Luke 4:1-13 (The Story of Jesus in the Wilderness)
What a sight? Our savior, bent over with hunger pains, his hand in the dust of the wilderness, his head hanging limp.
Why would we want to follow him there? Why would we take up fasting and preparation for 40 days? Of course, none of us will go into the wilderness or without food for any significant amount of time, but why mark this event with a special service? Why gather on a Wednesday to remind ourselves of our mortality?
The somber reflections on our own finite limits and our inevitable deaths is, to use the theological word, a drag, a serious bummer.
What about the wilderness is good news?
The route through the desert is not the path we prefer to take. It is dry, barren, lifeless, purposeless, it is chaotic and unorganized, it is not where you are supposed to be: productive, efficient, successful. When you find yourself in the wilderness you do everything you can to get out of it. You turn back to find out where you went wrong, or maybe you press on, head down legs moving quickly.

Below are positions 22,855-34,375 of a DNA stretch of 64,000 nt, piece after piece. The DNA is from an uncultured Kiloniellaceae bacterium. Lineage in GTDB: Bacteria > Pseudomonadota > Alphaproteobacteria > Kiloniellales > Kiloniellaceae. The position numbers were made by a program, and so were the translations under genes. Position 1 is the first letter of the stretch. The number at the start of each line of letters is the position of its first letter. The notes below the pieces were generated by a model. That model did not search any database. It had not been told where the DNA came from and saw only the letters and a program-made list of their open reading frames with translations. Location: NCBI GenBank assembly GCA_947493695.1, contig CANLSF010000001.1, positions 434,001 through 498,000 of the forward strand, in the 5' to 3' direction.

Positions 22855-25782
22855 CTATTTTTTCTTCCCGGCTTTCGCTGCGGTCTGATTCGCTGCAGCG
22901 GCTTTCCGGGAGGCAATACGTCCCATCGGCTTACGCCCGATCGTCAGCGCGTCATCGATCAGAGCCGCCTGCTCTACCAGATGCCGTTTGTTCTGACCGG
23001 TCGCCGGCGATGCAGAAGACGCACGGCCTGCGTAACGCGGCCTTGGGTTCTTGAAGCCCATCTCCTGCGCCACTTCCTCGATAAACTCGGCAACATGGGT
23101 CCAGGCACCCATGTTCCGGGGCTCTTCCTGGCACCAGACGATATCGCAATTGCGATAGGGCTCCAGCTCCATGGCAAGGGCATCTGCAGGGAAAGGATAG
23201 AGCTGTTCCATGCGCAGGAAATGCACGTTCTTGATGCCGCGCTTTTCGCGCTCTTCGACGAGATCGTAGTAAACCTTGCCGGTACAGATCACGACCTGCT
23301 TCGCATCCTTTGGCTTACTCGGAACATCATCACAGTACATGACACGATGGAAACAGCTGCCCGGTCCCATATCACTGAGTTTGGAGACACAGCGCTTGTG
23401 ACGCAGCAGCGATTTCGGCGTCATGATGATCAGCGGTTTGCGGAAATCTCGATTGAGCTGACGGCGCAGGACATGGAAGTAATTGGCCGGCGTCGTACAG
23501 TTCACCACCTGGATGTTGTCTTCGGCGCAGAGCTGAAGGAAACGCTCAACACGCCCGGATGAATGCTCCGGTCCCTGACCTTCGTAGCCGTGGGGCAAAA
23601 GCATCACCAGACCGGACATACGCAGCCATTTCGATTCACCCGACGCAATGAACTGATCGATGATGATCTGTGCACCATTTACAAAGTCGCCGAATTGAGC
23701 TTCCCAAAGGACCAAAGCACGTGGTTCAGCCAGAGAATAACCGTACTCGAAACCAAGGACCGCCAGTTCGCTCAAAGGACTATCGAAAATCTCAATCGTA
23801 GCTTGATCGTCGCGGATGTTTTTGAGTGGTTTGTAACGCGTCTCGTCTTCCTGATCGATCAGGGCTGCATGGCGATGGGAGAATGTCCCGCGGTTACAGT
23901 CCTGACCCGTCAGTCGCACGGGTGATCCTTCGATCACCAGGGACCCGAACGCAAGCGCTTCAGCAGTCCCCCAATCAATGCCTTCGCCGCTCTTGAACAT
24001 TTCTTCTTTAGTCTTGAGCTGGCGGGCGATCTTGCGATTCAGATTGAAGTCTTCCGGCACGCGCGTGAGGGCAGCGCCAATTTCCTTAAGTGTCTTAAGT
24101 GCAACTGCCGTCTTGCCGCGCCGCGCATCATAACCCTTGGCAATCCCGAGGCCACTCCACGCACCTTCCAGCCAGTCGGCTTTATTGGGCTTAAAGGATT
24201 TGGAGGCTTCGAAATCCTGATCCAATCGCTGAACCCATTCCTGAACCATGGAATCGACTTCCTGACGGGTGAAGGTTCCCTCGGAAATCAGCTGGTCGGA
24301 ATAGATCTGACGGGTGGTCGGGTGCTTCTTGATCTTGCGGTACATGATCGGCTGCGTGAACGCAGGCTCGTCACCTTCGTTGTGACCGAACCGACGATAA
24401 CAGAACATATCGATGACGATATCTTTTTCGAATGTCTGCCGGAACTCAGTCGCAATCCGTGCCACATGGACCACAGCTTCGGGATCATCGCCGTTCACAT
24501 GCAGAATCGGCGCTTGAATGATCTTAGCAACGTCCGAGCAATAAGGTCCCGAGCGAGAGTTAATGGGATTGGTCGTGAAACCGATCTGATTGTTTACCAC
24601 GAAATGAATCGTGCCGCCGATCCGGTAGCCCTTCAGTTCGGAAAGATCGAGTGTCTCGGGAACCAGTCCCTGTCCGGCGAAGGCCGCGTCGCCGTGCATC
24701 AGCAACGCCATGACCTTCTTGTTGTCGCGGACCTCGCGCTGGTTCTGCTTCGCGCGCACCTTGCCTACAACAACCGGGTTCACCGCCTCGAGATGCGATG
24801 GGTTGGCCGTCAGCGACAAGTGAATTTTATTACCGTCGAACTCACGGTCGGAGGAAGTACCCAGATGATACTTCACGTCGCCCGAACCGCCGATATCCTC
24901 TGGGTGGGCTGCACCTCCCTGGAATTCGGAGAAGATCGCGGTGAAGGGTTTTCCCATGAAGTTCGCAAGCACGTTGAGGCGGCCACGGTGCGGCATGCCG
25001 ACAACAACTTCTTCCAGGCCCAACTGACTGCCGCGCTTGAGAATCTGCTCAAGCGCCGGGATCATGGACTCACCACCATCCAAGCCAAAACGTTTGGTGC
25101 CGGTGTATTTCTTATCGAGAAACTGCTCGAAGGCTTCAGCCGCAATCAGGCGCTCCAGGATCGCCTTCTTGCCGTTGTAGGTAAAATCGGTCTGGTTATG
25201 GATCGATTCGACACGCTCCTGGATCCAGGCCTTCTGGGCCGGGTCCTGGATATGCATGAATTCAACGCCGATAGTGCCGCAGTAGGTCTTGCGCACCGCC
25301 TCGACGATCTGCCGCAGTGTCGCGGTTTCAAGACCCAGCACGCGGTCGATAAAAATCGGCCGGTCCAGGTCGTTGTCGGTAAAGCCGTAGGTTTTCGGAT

If it were up to us, we would never pass through the wilderness. So it’s shocking when we read that it was the Holy Spirit that drew Jesus there. And it is no different when we are the ones taken into the wilderness.
Ash Wednesday is not another excuse for Christians to indulge their guilt, to wallow in self pity, to convince themselves that they are not worthy.
One of my professors recently reflected on the temptation of Adam and Eve faced in the garden. He writes, “it was precisely our limited humanness that left us with the sense, I am not enough- paving the path for the slithering serpent to make the offer of a life without limitation. Somehow we are ashamed of our humanness. Humiliated when we fail. Disturbed when we can’t get it all done in a day.”
Ash Wednesday is an invitation into the wilderness to experience our humanness and the freedom that comes from being limited. The freedom of being dependent upon another. It will feel terrible at first. Oh, it will be terrifying-to face your own limits.
Fits of panic and anxiety, sweaty palms, heart racing.
It will feel like head hanging, hand in the dust of the wilderness, bent over with hunger pains.
But if you follow the spirit to the quiet open wilderness you will first hear silence. And then a still small voice saying…
You don’t have to be anything other than human.
You don’t have to be anything other than who you are.
You are enough.
To hear our Savior whisper those words is why we gather for Ash Wednesday, it is why we follow him into the wilderness.